While searching for information for a course I'm teaching, I ran into this article from the US Department of the Interior describing some archaeological sites in the Southwest. It has tons of blacked out text. It doesn't seem to serve the purpose of correcting mistakes, as lots of details from the article are hidden. Is this a form of censorship of the information? If so, why would the US DOI have a reason for censoring this information?
The gps coordinates or other similar information is withheld for some sensitive archeological sites to try to minimize vandalism and other issues such as unauthorized "collectors". For example, there is a prehistoric rock quarry not too far from me in New York State, whose exact location is not published.
This seems to be the situation in the paper you cite. Some sites are culturally sensitive. Some are scientifically important. In the age of four wheel off-road vehicles it is too easy to find, contaminate, and even destroy such sites.
Yes, this is a form of censorship. However, it is well motivated and is meant to protect important cultural resources. It is likely that most of the information which has been redacted is related to the location of archaeological resources. As Buffy suggests, this is done primarily to prevent unauthorized collection—a quick look at eBay should convince you that, for example, Puebloan pottery can sell for hundreds (or even thousands) of dollars.
It may also be worth noting that, while these kinds of documents are produced for the use of Federal land management agencies, they are not, in general, subject to Freedom of Information Act (FOIA) requests. In fact, information regarding archaeological sites is specifically exempted in FOIA. Further information may be found on the websites of the Advisory Council on Historic Preservation (the Federal agency responsible for administering resources of historic significance) and the Department of Justice.
The above discussion concerns archaeological records which are kept by Federal agencies (the most significant of these (in the West, anyway) being the DOI Park Service, the DOI Bureau of Land Management, and the USDA Forest Service). Federal agencies are not the only organizations which conduct archaeological research or keep archaeological records. State agencies (either directly, or though publicly funded universities and colleges), local/municipal agencies, tribal agencies, and various private concerns (private colleges and universities, landowners, archaeological contractors, etc) may also keep records. These kinds of records are subject to patchwork of laws and regulations, and may be more or less difficult to obtain, and may be subject to greater or lesser "sunshine" requirements—it is common to exempt archaeological records from such requirements. Moreover, private landowners and tribal agencies, which are generally not subject to the same kinds of sunshine laws, may be very reluctant to share information, and likely have no requirement to do so.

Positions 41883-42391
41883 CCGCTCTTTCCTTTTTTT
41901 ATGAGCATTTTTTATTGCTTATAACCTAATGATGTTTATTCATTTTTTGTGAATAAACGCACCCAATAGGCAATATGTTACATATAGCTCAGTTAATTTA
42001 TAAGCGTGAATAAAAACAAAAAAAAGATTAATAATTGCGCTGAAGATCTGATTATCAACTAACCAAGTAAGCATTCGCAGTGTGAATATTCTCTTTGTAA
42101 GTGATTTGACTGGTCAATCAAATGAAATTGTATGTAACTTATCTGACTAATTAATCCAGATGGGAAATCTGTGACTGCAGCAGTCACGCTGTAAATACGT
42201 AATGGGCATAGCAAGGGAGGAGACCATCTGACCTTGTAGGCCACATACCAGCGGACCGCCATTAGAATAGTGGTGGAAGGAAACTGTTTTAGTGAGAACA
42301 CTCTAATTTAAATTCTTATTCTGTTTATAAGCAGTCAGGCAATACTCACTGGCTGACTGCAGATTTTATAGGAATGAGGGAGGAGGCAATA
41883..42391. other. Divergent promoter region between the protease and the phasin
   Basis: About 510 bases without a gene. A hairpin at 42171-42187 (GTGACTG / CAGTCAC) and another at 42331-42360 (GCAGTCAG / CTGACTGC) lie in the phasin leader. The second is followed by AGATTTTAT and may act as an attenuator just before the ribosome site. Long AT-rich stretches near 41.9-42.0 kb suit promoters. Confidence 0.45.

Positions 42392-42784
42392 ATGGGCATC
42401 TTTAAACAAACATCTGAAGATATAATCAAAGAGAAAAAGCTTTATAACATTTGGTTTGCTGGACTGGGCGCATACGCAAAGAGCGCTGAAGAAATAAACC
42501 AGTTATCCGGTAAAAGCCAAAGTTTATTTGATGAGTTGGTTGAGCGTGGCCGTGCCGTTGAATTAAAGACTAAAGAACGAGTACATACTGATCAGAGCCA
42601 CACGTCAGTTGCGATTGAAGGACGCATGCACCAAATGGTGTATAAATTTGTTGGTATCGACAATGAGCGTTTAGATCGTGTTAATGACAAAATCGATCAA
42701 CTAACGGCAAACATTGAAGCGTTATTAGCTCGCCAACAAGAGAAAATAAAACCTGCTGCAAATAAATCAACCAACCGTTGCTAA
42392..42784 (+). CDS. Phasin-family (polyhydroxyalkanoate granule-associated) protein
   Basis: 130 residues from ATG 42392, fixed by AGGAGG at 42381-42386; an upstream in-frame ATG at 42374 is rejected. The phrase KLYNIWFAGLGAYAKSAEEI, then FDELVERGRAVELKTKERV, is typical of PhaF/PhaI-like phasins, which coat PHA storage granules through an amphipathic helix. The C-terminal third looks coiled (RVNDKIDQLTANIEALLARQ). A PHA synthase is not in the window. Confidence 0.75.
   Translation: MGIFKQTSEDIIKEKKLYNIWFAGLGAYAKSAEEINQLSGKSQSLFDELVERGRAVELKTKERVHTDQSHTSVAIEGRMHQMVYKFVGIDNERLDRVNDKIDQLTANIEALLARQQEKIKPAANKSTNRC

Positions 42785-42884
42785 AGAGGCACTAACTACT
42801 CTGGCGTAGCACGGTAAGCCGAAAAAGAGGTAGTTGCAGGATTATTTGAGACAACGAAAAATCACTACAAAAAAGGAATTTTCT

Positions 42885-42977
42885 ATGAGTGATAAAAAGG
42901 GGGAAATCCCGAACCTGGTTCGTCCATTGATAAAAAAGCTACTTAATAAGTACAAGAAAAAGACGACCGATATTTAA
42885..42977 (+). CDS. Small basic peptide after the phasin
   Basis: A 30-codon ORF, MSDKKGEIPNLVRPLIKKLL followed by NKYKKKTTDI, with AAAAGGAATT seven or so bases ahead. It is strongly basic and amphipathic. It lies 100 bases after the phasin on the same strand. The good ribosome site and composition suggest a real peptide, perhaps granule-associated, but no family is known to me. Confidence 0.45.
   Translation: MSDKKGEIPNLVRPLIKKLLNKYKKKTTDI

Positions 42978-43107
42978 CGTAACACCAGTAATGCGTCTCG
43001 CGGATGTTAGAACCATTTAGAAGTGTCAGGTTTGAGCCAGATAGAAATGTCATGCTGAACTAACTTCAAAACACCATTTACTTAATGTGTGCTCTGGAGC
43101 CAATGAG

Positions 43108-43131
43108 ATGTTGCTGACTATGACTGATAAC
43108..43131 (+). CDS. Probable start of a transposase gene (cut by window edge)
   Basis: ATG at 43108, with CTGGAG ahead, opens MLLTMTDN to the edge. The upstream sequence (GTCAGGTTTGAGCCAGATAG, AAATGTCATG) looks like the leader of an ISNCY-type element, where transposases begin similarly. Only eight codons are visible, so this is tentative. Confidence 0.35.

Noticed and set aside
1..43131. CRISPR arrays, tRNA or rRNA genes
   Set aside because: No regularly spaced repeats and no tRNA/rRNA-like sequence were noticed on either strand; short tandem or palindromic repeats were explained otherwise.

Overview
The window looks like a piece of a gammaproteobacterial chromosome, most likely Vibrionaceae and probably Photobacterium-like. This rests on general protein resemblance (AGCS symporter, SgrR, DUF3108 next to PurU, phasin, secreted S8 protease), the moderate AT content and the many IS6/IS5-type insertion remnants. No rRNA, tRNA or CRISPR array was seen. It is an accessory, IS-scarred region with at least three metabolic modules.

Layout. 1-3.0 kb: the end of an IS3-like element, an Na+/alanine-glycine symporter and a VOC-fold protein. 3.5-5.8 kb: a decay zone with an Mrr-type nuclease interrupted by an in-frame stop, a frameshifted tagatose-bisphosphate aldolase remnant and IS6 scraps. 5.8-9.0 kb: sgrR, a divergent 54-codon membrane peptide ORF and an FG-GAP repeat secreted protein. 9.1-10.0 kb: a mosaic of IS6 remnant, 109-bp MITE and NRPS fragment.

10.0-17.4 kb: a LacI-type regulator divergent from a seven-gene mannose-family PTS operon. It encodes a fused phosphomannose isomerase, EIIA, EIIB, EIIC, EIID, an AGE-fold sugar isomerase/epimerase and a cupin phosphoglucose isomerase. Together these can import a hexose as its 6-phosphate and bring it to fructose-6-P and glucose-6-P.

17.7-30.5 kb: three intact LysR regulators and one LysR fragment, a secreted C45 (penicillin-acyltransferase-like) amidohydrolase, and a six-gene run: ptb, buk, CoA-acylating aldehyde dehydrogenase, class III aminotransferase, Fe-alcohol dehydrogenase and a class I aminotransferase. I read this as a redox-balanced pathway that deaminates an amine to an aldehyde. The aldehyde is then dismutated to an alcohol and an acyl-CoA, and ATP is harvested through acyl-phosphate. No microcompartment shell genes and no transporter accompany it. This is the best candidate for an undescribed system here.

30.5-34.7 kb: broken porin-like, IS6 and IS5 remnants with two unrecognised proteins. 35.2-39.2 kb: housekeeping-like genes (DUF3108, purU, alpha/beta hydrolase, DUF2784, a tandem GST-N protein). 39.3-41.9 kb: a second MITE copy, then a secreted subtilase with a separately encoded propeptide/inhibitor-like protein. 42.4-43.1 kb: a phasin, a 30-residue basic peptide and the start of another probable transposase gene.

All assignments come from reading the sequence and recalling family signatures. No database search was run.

The question indicates that this is for a course that the asker is teaching, hence it is unlikely that they really need access to the redacted information. However, the redacted information can almost certainly be obtained by legitimate researchers with a little bit of legwork. For example, if a researcher is planning on doing limited, non-destructive field work in the area, a couple of polite phone calls to the archaeologists at the appropriate land management agencies (in the case of the records described in the question, the Lincoln National Forest may be an appropriate place to start) may yield the information, and perhaps an invitation to tour the area.
For more intensive work (e.g. if excavation is involved, or if students are coming along), the walls are a little higher, but it again starts with phone calls and email. As is true with most things, personal relationships matter. If you really need the access, build trust with folk, and they will almost certainly help you to open doors and get through red tape.